Rambo Landry and his husband, Jeremie Landry

Vegreville, Alberta -- November 9, 2017 -- A gay First Nations man who was turned down for a job at an autobody shop east of Edmonton has been awarded $56,000 in damages and lost wages by a human rights tribunal.

In a written decision last month, the Alberta Human Rights Commission stated that Rambo Landry applied for an administrative job at Vegreville Autobody Ltd. about a year after he and his husband, an RCMP staff sergeant, moved to the area from the Northwest Territories.

Myron Hayduk—one of the shop's co-owners and Vegreville's mayor at the time—conducted a 75-minute interview with Landry, the tribunal heard.

In her decision, tribunal chair Karen Scott wrote that the interview started off with a routine question about why Landry wanted to work there, but then took a turn when he was asked what he would do if a customer had an issue with his sexual orientation.

Landry testified that Hayduk spent an estimated 80 percent of his job interview discussing religion, marriage, race, sexual orientation and other matters unrelated to the job, according to a story published by cbc.ca. Landry testified that Hayduk told him he did not believe in political correctness, that straight people are bullied into accepting gay people and the tide would turn against them. Landry, who is Dene, also described Hayduk telling him "natives" are in the minority in Vegreville and that he was also queried on his belief in God.

In his testimony, Hayduk admitted saying he does not agree with political correctness, but denied making the anti-gay remarks Landry described. He said the comments about Indigenous people were taken out of context and could not say for sure whether he asked Landry about religion. Hayduk told the tribunal that he recalled asking how Landry would deal with an irate customer, but did not recall any mention of him being gay.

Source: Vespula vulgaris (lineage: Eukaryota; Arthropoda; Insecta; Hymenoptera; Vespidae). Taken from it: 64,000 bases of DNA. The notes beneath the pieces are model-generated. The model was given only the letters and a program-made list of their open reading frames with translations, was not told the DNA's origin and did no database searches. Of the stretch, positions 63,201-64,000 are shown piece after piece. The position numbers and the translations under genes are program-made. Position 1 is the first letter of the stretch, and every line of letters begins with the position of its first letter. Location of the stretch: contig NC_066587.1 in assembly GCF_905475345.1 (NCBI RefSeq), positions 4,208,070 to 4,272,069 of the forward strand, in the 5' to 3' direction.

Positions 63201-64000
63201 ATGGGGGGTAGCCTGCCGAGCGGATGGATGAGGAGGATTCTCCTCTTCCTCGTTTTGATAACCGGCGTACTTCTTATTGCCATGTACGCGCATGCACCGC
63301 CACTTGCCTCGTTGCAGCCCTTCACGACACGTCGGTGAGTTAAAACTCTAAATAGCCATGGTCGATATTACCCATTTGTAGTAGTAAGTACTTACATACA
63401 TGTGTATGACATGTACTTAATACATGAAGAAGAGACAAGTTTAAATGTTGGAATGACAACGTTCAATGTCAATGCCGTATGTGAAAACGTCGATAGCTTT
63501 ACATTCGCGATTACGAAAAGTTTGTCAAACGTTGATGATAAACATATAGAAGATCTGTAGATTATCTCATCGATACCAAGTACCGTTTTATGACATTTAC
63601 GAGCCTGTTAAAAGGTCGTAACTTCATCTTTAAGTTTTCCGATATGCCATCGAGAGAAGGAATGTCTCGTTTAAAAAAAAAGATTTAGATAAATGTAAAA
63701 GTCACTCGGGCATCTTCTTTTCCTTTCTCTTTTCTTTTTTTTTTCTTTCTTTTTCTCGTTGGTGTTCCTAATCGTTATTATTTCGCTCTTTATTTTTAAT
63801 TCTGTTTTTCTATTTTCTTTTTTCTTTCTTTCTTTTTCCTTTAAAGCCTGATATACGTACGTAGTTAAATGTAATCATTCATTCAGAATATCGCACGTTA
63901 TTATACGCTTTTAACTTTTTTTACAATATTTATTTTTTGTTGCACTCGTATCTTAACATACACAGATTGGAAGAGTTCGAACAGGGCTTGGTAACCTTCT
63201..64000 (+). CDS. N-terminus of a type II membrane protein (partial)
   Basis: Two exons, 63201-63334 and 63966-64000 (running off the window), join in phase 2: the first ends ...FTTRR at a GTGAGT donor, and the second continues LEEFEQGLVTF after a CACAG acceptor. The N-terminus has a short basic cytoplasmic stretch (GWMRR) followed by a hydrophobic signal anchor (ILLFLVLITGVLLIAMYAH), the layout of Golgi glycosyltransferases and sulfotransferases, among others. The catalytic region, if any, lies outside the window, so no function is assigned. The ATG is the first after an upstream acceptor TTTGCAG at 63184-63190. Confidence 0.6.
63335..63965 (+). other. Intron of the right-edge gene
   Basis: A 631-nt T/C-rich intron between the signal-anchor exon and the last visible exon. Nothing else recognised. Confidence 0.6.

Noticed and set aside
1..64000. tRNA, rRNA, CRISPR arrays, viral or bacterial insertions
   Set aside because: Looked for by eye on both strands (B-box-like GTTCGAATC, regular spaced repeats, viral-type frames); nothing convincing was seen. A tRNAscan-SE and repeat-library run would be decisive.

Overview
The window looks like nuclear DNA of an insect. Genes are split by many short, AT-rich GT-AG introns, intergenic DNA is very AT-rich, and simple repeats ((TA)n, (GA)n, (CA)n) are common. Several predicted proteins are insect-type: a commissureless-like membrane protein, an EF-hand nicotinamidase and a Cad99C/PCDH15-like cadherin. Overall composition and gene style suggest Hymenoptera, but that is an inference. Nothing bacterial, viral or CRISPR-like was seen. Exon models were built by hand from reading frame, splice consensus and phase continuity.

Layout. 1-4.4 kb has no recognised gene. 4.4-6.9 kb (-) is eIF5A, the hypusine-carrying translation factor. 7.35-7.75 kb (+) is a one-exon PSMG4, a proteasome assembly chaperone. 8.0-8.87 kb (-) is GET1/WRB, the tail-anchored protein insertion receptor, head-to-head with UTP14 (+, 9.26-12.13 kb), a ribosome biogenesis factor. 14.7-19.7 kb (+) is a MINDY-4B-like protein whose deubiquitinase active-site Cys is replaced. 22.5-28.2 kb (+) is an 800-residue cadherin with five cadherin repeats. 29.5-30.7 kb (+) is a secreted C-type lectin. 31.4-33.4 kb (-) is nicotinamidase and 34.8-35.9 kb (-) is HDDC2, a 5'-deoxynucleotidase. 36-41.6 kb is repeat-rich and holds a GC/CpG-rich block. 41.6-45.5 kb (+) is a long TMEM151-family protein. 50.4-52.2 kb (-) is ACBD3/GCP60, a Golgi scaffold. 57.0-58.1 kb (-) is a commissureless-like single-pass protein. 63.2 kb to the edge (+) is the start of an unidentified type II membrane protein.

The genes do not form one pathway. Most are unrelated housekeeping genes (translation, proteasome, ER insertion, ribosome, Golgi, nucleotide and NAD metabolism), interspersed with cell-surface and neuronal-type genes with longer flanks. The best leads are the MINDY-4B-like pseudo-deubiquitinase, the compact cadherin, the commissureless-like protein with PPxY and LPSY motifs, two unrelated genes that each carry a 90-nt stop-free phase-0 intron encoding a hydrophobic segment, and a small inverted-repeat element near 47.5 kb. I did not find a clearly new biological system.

"I find that Mr. Landry's race, sexual orientation and marital status were factors in the respondent's decision not to hire him," wrote Scott in her decision. "Accordingly, I award the complainant $20,000 as general damages for loss of dignity as well as $36,000 for lost wages, plus interest."

Hayduk said he has been advised by his lawyers not to comment on the decision. Landry has not responded to an interview request at the time of this publication.

"Mr. Landry describes being quite upset by these questions, stating that he felt as if he was being 'put in a box that was getting smaller and smaller," wrote Scott.

The job went to a woman Hayduk said was more qualified. He said he did not recall discussing race, religion or sexual orientation with her in the interview.

"He stated simply: 'She looks whiter than me,"' Scott wrote, adding that Hayduk testified he is of Ukrainian heritage.

According to the cbc.ca story, Landry testified that following the interview, he became depressed, anxious and withdrawn and that it put a strain on his marriage. He said he and his husband went 45 minutes out of their way to run errands because they were not comfortable in Vegreville.

Collision Repair magazine will be featuring an article on sexual minorities in the repair industry in one of our upcoming issues. Stay tuned!

 

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